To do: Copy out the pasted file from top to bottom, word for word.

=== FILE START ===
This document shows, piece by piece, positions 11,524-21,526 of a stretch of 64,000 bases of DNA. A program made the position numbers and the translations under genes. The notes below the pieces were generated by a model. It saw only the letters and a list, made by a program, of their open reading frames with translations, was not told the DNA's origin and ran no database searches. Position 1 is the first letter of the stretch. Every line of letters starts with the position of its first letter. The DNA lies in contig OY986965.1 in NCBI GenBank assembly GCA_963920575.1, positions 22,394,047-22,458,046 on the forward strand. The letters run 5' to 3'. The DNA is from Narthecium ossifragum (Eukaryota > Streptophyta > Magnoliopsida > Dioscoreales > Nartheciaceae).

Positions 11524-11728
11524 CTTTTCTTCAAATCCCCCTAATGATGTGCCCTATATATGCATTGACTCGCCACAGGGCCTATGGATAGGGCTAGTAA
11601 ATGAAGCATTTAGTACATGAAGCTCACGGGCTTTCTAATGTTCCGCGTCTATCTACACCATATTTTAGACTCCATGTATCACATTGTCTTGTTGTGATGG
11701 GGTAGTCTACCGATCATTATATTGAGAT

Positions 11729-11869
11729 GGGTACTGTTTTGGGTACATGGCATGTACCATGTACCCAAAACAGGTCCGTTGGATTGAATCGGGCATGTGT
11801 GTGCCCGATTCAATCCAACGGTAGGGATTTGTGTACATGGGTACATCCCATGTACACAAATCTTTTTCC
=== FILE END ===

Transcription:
This document shows, piece by piece, positions 11,524-21,526 of a stretch of 64,000 bases of DNA. A program made the position numbers and the translations under genes. The notes below the pieces were generated by a model. It saw only the letters and a list, made by a program, of their open reading frames with translations, was not told the DNA's origin and ran no database searches. Position 1 is the first letter of the stretch. Every line of letters starts with the position of its first letter. The DNA lies in contig OY986965.1 in NCBI GenBank assembly GCA_963920575.1, positions 22,394,047-22,458,046 on the forward strand. The letters run 5' to 3'. The DNA is from Narthecium ossifragum (Eukaryota > Streptophyta > Magnoliopsida > Dioscoreales > Nartheciaceae).

Positions 11524-11728
11524 CTTTTCTTCAAATCCCCCTAATGATGTGCCCTATATATGCATTGACTCGCCACAGGGCCTATGGATAGGGCTAGTAA
11601 ATGAAGCATTTAGTACATGAAGCTCACGGGCTTTCTAATGTTCCGCGTCTATCTACACCATATTTTAGACTCCATGTATCACATTGTCTTGTTGTGATGG
11701 GGTAGTCTACCGATCATTATATTGAGAT

Positions 11729-11869
11729 GGGTACTGTTTTGGGTACATGGCATGTACCATGTACCCAAAACAGGTCCGTTGGATTGAATCGGGCATGTGT
11801 GTGCCCGATTCAATCCAACGGTAGGGATTTGTGTACATGGGTACATCCCATGTACACAAATCTTTTTCC